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“keeping you on top”
December 27, 2006 7:30 am
Good morning, this is Bruce Tremper with the
An inch of snow has
fallen at Alta with 3 inches at
The pre-existing snow surfaces were a wide variety with sun crusts on south facing slopes, hard wind slabs above tree line and soft, moist, recrystallized snow on the wind and sun sheltered north facing slopes.
Snowpack and Avalanche Conditions:
I did not hear about
any avalanches yesterday except for in the
Yesterday’s temperatures were very warm with daytime highs in the mid 40’s. This really helped to settle the very weak faceted snow that was on the surface and most of the old snow was damp below about 9,000’. Above about 9,000’ the old snow surface was mostly hard, old, wind slabs. So what I’m trying to say is that the new snow falling today will likely bond fairly well to the old snow surfaces with the exception of fresh wind drifts. Today, your main concern will be the new snow as fresh wind slabs accumulate on downwind terrain. These will occur mostly on south through east facing slopes above about 9,000’ and near exposed ridge tops but this morning the winds are drifting snow as low as 8,000’. I’m expecting about 3-6 inches of snow to accumulate this morning before we get a break this afternoon and the winds will likely drift the new snow into 6 inch to a foot deep wind slabs, especially along the exposed ridges.
The second problem you may find today is in the shallow snowpack—say less than about 2 ˝ feet deep—where the entire snowpack is a mess of rotten, faceted snow. If we get more than about an inch of water weight, it may overload this weak snow and produce some deeper, more dangerous avalanches. I don’t think we will get more than an inch of water weight out of this storm, but if I am wrong, you can expect deeper, more dangerous avalanches in places where the snowpack is only a couple feet deep. The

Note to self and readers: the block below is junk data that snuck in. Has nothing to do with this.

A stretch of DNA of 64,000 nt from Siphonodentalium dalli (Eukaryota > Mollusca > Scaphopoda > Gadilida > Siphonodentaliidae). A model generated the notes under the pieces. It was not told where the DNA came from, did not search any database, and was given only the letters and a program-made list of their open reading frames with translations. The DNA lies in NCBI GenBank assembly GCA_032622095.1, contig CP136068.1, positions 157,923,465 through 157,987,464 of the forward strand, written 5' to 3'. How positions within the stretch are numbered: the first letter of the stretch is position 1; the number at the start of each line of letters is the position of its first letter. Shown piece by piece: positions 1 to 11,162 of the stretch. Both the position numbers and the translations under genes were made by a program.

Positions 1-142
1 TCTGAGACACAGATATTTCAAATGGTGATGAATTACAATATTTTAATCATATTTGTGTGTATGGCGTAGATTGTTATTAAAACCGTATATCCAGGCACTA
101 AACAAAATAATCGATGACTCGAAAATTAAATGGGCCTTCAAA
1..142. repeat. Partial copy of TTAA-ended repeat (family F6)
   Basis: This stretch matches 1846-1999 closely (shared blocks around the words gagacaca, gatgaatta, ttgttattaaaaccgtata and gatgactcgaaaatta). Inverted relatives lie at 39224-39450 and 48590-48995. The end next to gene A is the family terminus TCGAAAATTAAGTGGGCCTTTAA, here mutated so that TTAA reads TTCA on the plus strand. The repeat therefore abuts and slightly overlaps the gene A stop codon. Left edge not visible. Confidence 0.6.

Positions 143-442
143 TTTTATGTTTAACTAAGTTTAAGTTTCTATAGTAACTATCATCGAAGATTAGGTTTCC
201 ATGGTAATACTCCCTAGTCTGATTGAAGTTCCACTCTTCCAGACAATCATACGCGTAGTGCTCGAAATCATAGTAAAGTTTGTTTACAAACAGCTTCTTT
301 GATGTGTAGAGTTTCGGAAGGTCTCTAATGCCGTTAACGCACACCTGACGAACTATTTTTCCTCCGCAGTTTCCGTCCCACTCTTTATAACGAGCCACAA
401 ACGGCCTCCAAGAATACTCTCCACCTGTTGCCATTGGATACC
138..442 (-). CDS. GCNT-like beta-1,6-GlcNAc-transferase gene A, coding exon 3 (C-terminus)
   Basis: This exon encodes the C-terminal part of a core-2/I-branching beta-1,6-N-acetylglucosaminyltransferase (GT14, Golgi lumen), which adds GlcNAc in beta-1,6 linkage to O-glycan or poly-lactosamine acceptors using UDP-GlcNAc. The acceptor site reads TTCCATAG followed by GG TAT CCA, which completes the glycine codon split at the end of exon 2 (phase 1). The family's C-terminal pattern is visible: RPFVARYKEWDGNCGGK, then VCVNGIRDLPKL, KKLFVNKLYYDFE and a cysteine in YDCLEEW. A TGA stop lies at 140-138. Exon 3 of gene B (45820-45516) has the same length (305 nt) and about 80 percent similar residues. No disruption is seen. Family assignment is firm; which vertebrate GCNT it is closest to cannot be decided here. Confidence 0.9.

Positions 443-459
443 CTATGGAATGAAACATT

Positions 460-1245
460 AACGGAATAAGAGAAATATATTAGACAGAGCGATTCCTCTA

Bottom Line for the
If we get less than
about 6 inches of new snow today, the danger will be MODERATE
on any slope steeper than about 35 degrees with recent deposits of wind drifted
snow. The danger will be LOW elsewhere. If we get more than 6 inches of new snow, you
can bump those danger ratings up one notch.
I’m expecting more
snow today north of
This is a problematic
storm and it doesn’t look like the big dump we were hoping for. Today, we will have fairly dense snow on a
southwest flow and it should accumulate about 3-6 inches this morning. Then, most of the energy from the storm is
diving south of us and we will have a bit of a break this afternoon and then
the trough will arrive this evening and the ridge top winds will drop to near
zero and suddenly turn northerly. We may
get another 3-6 inches of lighter density snow overnight. Then, on Thursday, the ridge top winds will
be from the northeast and pick up to 35 mph.
This may quickly ruin what little snow we can squeeze out of this
storm. Today, temperatures will fall
from near freezing this morning to the teens tonight and bottom out around 15
degrees on Thursday morning. It looks
like snow will end around Thursday by noon.
The extended forecast calls for clear weather through the weekend with another chance for snow on about Tuesday and again on Friday.
The Wasatch Powderbird Guides will not fly today because of weather.
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We appreciate any snowpack and avalanche observations you have, so please leave us a message at (801) 524-5304 or 1-800-662-4140, or email us at [email protected]. (Fax 801-524-6301)
The information in this advisory is from the U.S. Forest Service, which is solely responsible for its content. This advisory describes general avalanche conditions and local variations always occur.
I will update this advisory by 7:30 on Thursday morning, and thanks for calling.